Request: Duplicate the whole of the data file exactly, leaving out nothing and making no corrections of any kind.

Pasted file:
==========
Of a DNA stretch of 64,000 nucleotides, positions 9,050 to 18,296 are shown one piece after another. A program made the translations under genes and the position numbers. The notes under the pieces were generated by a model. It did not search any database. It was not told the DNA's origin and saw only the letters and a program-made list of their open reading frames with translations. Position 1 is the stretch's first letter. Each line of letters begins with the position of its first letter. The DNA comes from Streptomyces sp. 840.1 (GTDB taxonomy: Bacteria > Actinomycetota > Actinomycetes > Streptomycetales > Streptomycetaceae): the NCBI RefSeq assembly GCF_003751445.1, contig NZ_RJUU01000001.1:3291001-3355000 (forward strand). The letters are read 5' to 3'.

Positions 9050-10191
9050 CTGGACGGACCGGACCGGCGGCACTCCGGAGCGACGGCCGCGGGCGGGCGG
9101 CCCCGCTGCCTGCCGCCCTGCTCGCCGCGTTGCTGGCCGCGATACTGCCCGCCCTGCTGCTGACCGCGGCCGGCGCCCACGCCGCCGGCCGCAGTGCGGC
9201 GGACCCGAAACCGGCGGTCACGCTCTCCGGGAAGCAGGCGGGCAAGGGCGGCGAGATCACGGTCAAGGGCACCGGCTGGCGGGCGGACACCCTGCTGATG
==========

Of a DNA stretch of 64,000 nucleotides, positions 9,050 to 18,296 are shown one piece after another. A program made the translations under genes and the position numbers. The notes under the pieces were generated by a model. It did not search any database. It was not told the DNA's origin and saw only the letters and a program-made list of their open reading frames with translations. Position 1 is the stretch's first letter. Each line of letters begins with the position of its first letter. The DNA comes from Streptomyces sp. 840.1 (GTDB taxonomy: Bacteria > Actinomycetota > Actinomycetes > Streptomycetales > Streptomycetaceae): the NCBI RefSeq assembly GCF_003751445.1, contig NZ_RJUU01000001.1:3291001-3355000 (forward strand). The letters are read 5' to 3'.

Positions 9050-10191
9050 CTGGACGGACCGGACCGGCGGCACTCCGGAGCGACGGCCGCGGGCGGGCGG
9101 CCCCGCTGCCTGCCGCCCTGCTCGCCGCGTTGCTGGCCGCGATACTGCCCGCCCTGCTGCTGACCGCGGCCGGCGCCCACGCCGCCGGCCGCAGTGCGGC
9201 GGACCCGAAACCGGCGGTCACGCTCTCCGGGAAGCAGGCGGGCAAGGGCGGCGAGATCACGGTCAAGGGCACCGGCTGGCGGGCGGACACCCTGCTGATG